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ARS Home » Southeast Area » Houma, Louisiana » Sugarcane Research » Research » Publications at this Location » Publication #305998

Research Project: Genetic Improvement of Sugarcane for Temperate Climates

Location: Sugarcane Research

Title: Independently segregating simple sequence repeats (SSR) alleles in polyploid sugarcane

item Pan, Yong-Bao
item LIU, PINGWU - Collaborator
item QUE, YOUXIONG - Fujian Agricultural & Forestry University

Submitted to: Sugar Tech
Publication Type: Peer Reviewed Journal
Publication Acceptance Date: 7/2/2014
Publication Date: 8/7/2014
Publication URL:
Citation: Pan, Y.-B., Liu, P., Que, Y. 2014. Independently segregating simple sequence repeats (SSR) alleles in polyploid sugarcane. Sugar Tech. 17(3):235-242. DOI: 10.1007/s12355-014-0330-5.

Interpretive Summary: Sugarcane cultivars have a complex genetic makeup with 100-130 chromosomes that contain numerous genes (DNA segments or markers). How the DNA markers segregate during reproductive cell division and offspring production is a difficult genetics research subject. With the late development of two laboratory techniques, i.e., a capillary electrophoresis- and fluorescence-based DNA fingerprinting technique and a single pollen collection and PCR technique, we fingerprinted two sugarcane cultivars L 99-233 (male) and HoCP 00-950 (female), 92 individual pollens of L 99-233, and 162 offspring of the two cultivars with a SSR (simple sequence repeats) DNA marker SMC336BS. Five DNA fingerprints were found in L 99-233 and two in HoCP 00-950. Of these fingerprints, one was found in both cultivars. The presence or absence of these six parental fingerprints among both pollen and offspring was analyzed. The results demonstrated that segregation of molecular genetic markers is complicated in sugarcane. Only two of the four fingerprints segregated in an expected 50% presence to 50% absence ratio among both pollen and offspring populations. One allele segregated at 50%:50% among pollens, but unexpectedly at 75%:25% among the offspring. The allele found in both cultivars segregated at 50%:50% among pollens, but was found in almost every offspring, probably due to its homozygosis in female cultivar. The genetic knowledge from this study will provide some guidance for marker-assisted selection and may lead to additional studies involving pollen and offspring of reciprocal crosses involving both cultivars.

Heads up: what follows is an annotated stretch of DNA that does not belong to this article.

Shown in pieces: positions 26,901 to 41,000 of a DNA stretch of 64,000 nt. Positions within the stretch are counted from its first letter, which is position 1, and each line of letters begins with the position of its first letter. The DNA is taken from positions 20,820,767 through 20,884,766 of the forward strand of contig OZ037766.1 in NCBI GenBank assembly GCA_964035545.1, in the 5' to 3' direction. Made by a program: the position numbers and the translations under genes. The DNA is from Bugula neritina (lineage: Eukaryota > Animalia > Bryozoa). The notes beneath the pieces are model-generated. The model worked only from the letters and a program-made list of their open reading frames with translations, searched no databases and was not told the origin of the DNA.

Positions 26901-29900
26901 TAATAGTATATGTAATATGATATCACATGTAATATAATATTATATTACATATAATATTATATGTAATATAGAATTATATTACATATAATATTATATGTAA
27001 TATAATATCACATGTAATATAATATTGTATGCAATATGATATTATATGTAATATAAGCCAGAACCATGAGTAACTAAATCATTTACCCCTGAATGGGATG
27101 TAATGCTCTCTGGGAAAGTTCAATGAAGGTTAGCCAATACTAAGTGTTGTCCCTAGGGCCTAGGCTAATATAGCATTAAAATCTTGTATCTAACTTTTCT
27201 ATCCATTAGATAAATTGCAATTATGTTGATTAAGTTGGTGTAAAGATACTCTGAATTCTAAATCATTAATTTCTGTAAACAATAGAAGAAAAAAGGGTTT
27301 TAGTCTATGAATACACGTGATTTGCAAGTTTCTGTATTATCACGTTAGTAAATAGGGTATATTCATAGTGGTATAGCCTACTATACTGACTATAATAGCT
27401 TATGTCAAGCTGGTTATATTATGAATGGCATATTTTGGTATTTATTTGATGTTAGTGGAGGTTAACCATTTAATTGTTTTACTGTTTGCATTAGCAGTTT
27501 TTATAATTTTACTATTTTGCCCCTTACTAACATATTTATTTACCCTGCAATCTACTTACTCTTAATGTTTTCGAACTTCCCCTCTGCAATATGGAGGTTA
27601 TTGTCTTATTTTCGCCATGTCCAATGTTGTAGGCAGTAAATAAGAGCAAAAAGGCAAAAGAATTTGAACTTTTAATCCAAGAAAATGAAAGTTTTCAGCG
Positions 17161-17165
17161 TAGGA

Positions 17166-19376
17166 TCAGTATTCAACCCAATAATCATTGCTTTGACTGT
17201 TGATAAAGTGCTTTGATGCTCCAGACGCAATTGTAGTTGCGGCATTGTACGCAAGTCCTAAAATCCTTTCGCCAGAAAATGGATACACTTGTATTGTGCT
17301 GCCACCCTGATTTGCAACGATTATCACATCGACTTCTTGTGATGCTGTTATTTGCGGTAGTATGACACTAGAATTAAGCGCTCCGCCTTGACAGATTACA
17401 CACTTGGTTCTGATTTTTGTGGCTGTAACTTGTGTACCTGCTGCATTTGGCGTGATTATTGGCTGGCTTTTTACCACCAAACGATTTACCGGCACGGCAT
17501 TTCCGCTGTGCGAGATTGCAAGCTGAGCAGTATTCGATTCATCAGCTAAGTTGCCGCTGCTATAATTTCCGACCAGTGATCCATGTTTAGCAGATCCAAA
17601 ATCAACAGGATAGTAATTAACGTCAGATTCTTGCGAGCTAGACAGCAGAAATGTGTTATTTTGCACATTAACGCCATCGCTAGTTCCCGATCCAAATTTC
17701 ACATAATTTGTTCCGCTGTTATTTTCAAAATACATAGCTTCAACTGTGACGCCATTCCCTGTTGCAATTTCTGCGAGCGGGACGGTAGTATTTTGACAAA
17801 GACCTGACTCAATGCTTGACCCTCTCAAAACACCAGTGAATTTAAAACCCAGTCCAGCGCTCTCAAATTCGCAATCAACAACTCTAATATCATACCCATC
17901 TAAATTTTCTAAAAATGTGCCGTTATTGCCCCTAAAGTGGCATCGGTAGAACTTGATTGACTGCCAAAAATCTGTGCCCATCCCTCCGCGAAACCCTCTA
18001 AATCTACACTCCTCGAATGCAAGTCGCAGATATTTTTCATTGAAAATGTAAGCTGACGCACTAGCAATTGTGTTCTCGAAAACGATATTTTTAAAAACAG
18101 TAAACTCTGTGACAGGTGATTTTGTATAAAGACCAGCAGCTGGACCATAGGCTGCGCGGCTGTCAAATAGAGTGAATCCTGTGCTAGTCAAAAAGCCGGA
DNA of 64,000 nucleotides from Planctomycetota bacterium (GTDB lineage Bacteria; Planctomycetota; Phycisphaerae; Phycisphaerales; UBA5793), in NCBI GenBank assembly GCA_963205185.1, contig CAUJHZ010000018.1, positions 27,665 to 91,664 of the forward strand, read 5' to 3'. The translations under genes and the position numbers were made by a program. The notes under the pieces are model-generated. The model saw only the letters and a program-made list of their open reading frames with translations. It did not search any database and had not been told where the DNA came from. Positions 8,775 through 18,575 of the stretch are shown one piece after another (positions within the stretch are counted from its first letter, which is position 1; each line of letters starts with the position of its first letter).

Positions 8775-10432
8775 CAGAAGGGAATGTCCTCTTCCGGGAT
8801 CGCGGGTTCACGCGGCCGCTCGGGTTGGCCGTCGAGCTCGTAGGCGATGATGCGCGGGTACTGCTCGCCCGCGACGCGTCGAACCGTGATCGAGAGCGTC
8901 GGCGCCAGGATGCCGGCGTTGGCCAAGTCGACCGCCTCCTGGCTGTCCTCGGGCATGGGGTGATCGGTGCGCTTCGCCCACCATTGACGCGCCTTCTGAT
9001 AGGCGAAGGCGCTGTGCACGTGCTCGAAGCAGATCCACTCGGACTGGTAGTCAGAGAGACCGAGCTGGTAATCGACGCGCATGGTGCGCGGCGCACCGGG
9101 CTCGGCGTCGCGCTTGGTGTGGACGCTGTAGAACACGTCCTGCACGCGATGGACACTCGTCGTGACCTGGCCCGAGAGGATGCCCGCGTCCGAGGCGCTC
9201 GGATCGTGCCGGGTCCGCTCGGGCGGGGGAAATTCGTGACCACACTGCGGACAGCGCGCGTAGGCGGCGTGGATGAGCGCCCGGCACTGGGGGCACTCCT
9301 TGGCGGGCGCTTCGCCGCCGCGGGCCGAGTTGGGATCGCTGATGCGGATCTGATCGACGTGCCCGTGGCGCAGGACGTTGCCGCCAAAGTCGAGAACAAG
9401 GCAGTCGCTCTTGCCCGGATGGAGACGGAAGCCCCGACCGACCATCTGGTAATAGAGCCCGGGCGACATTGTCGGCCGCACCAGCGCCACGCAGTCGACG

Technical Abstract: The complex nuclear genomic and flower structures of sugarcane cultivars (Saccharum hybrids spp., 2n = 10x = 100 – 130) render sugarcane a difficult subject for genetics research. Using a capillary electrophoresis- and fluorescence-labeling-based SSR genotyping platform, the segregation of a multi-allelic sugarcane SSR marker SMC336BS was investigated among single pollens of a sugarcane cultivar L 99-233 as well as its F1 progenies of a bi-parental cross between HoCP 00-950 (female) and L 99-233 (male). L 99-233 produced five reproducible SSR alleles, namely, 6-154, 6-167, 6-169, 6-171, and 6-175, while HoCP 00-950 produced two SSR alleles, 6-166 and 6-169. Of these six parental alleles, 6-167, 6-169, 6-171, and 6-175 were detected in approximately half of the pollens indicating an independent Mendelian segregation. In addition, four alleles, namely, 6-154, 6-166, 6-167, and 6-175, were detected in approximately half of the F1 progenies, again an indication of independent Mendelian segregation. Twenty-two pollen genotypes were observed among 92 single pollens at frequencies varying from 1.08% to 11.83% and 33 genotypes were observed among 162 F1 progenies at frequencies varying from 0.62% to 8.64%. Although none of the 92 single pollens amplified all five parental alleles, one F1 progeny produced all the six parental alleles. Unexpected segregation patterns were also observed. Allele 6-171, which was absent in HoCP 00-950, segregated at 3 presence:1 absence instead of expected 1:1. Allele 6-169, which was detected in both cultivars and segregated at 1:1 among pollens, segregated at nearly1:0. These unexpected segregation patterns may be associated with the complexity of sugarcane genome and illustrate the needs of additional genetic studies in polyploid sugarcane.